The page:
Michelle you must be very special to have adopted a dog from CARE....many potential adopters haveRead More been put through the ringer and because of that go elsewhere. I think Robert will a agree with you about adopting an animal that was minimal risk... but what about the animals that need more time adjusting....that would be great pets given more time and effort but instead of giving more time and effort Evanston chooses to euthanize them. So if your 60lb rescue dog nipped at your child would you give him up?
Photo: Jeronimo Nisa
Jordan S. Zoot March 7, 2014 at 10:49 pm
I asked the same question...the point I didn't agree with was the comparison to Quinn's last fiasco.
Betsy March 8, 2014 at 03:55 pm
I am no expert, but my understanding is that the use of RJ methods in the US has not been widespreadRead More enough to allow for the amount of data collection necessary for long-term empirical studies. The use of these practices is still relatively new, and further research is necessary to develop an adequate knowledge base. That said, many of the shorter term studies are promising, and there have been any number of individual success stories of RJ, especially when applied in academic settings (see Fenger High School, Oakland, CA). When you look at countries that have employed RJ principles in the criminal arena for longer periods of time (New Zealand, for example, which mandates family conferencing in all youth criminal cases and has also broadened the application to adult cases) studies show reduction in recidivism rates. What studies here have shown pretty clearly thus far is that victim "satisfaction" rates with RJ are much higher than in the traditional system, and the perception that the issue was handled fairly is also higher. The same is true for offenders. It could be argued that when offenders experience satisfaction in the process, as well as believe in the fairness of that process, they will be less likely to reoffend. The RJ process also allows offenders to make meaningful restitution--repair the harm caused--which is not really possible in the traditional system. What empirical data does show is the failure of the traditional methods of justice, especially as they apply to persons of color. There is a crisis in our country. Many populations who could be a part of a community effort to fight crime feel targeted and marginalized. Jails are overflowing. Kids are being suspended from school too often, frequently for issues that could be dealt with restoratively. A staggering number of incarcerated people have untreated mental health issues. Clearly, the status quo is not working. We need to consider other options, and from my experience, I think restorative justice could be an important piece of a more progressive and forward-thinking approach.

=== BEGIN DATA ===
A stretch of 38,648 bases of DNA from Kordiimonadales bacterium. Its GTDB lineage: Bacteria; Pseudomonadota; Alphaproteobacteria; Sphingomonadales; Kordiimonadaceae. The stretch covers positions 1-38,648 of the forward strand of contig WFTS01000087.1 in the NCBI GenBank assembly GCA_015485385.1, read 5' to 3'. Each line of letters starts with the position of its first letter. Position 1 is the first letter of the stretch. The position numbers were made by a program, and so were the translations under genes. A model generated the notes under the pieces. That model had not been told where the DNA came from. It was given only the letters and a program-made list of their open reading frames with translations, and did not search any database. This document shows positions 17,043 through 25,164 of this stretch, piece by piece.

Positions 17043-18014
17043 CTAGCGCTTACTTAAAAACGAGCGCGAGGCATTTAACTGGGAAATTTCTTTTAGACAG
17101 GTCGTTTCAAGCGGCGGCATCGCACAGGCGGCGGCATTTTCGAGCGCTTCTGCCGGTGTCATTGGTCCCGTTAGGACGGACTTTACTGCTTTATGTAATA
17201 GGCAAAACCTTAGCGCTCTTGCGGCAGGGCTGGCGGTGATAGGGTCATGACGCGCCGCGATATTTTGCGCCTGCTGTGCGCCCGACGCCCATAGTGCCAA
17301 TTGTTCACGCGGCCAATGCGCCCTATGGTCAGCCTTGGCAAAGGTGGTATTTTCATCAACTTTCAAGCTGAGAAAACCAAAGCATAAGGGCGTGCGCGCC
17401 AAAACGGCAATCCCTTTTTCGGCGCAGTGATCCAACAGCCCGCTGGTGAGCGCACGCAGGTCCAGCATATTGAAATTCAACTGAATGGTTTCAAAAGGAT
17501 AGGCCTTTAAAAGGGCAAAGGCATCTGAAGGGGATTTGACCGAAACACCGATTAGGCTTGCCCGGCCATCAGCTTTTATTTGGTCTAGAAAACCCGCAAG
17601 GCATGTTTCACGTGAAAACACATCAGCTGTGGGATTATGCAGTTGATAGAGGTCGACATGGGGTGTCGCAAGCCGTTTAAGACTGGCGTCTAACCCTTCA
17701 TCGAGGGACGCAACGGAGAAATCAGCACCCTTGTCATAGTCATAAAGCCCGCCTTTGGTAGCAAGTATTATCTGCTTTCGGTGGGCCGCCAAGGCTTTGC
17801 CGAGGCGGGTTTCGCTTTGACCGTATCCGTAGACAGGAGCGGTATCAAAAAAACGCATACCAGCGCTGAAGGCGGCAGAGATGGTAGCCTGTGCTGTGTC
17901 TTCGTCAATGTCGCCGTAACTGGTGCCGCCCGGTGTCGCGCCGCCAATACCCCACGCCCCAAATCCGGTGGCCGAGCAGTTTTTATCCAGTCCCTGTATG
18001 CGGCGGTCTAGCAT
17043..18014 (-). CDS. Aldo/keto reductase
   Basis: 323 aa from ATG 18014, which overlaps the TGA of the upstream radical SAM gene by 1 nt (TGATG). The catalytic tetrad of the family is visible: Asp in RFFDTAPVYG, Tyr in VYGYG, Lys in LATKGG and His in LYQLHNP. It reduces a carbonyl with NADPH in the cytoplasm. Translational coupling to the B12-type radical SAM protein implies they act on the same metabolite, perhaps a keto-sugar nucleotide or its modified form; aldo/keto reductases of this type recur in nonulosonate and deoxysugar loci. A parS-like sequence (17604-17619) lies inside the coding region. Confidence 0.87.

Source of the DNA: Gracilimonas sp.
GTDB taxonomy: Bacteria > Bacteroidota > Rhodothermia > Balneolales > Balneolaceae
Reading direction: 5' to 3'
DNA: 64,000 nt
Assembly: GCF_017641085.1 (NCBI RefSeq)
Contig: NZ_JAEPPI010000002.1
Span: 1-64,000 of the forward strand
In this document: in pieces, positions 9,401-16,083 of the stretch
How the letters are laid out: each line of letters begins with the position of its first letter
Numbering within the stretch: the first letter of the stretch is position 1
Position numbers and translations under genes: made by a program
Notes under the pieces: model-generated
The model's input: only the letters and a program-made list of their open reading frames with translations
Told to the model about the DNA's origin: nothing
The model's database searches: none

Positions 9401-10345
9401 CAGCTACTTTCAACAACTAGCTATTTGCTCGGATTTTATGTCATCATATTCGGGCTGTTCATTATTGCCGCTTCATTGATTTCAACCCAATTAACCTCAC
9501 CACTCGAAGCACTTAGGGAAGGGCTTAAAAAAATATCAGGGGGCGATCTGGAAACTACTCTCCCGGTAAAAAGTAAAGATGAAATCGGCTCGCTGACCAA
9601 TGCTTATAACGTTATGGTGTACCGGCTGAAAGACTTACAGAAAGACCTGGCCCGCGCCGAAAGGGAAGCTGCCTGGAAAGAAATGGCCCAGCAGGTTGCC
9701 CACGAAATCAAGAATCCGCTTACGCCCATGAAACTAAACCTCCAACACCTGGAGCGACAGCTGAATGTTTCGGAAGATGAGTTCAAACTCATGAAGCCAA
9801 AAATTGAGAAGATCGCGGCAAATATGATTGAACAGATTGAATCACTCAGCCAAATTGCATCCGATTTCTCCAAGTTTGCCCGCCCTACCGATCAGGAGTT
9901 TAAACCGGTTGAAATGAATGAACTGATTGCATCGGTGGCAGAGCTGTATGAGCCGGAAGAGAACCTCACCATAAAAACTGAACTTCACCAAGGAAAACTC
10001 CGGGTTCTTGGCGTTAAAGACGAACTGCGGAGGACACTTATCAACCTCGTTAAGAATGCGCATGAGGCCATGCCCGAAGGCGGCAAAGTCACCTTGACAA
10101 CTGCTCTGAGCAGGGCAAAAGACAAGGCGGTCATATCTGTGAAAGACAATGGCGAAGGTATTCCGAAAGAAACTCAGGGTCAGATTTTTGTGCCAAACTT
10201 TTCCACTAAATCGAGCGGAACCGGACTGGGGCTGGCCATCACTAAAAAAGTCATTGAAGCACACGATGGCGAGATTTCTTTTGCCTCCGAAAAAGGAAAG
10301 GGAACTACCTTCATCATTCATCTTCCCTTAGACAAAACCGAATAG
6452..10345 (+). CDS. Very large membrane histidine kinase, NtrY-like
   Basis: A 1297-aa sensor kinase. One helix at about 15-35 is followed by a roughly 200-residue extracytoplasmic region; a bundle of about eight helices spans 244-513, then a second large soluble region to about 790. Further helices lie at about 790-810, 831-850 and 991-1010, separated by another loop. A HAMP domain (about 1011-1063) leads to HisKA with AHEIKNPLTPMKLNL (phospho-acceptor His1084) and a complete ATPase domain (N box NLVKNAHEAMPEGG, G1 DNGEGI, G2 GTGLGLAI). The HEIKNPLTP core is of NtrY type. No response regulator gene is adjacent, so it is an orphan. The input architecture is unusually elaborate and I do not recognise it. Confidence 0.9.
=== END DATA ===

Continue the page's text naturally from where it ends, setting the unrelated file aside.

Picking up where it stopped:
Tantor March 8, 2014 at 07:27 pm
One may gather then that there are no studies showing RJ reduces crime compared to other methodsRead More because it is too recent an approach for that kind of data to be collected. The experience in other countries does not show a reduction in crime but in recidivism. Ideal would be to start collecting such data in the US in areas where it is applied to see if the approach is cost effective in reducing crime or not compared to approaches other than the present ones. If I sound skeptical is because I have seen too many "new" approaches to crime that sound great but which data eventually does not show reduce crime. It is not true that "the present approach," whatever that means, has not been modified many times. Many "new" and "innovative" approaches to reduce crime have been used in Chicago at huge monetary costs, including the "interruptors" approach, using ex gangsters. It has not reduced crime. Neither have the other ones. After all these years the number of gangsters has not been reduced and seems in fact on the way up, with 70000 gangsters in one gang alone (Vice Lords) and with school kids who have to be guarded to go from one area dominated by one set of gangsters to another area dominated by a different set of gangsters, something that was not the case twenty years ago. Ergo the situation has dramatically deteriorated. On the other hand, it is certainly worth trying the new approach in certain areas to see if this one really works. But one eventually needs data to judge the effectiveness of any new approach before throwing more money at it.